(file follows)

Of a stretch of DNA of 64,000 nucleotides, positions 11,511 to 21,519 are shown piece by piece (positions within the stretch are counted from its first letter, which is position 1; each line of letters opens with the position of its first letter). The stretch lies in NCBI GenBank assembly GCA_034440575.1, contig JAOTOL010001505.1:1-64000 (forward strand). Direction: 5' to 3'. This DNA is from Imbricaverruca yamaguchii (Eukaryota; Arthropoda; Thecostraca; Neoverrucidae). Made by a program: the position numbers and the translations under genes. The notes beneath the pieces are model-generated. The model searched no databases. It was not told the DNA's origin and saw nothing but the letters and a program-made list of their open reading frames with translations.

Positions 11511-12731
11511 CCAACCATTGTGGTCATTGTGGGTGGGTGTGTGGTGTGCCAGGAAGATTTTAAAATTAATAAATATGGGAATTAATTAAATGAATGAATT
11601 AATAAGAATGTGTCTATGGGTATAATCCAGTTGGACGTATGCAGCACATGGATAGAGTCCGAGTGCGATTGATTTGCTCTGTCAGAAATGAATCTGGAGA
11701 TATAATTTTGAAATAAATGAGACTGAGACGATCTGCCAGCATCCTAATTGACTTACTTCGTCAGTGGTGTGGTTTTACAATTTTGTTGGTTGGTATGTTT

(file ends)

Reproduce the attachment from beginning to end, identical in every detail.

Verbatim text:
Of a stretch of DNA of 64,000 nucleotides, positions 11,511 to 21,519 are shown piece by piece (positions within the stretch are counted from its first letter, which is position 1; each line of letters opens with the position of its first letter). The stretch lies in NCBI GenBank assembly GCA_034440575.1, contig JAOTOL010001505.1:1-64000 (forward strand). Direction: 5' to 3'. This DNA is from Imbricaverruca yamaguchii (Eukaryota; Arthropoda; Thecostraca; Neoverrucidae). Made by a program: the position numbers and the translations under genes. The notes beneath the pieces are model-generated. The model searched no databases. It was not told the DNA's origin and saw nothing but the letters and a program-made list of their open reading frames with translations.

Positions 11511-12731
11511 CCAACCATTGTGGTCATTGTGGGTGGGTGTGTGGTGTGCCAGGAAGATTTTAAAATTAATAAATATGGGAATTAATTAAATGAATGAATT
11601 AATAAGAATGTGTCTATGGGTATAATCCAGTTGGACGTATGCAGCACATGGATAGAGTCCGAGTGCGATTGATTTGCTCTGTCAGAAATGAATCTGGAGA
11701 TATAATTTTGAAATAAATGAGACTGAGACGATCTGCCAGCATCCTAATTGACTTACTTCGTCAGTGGTGTGGTTTTACAATTTTGTTGGTTGGTATGTTT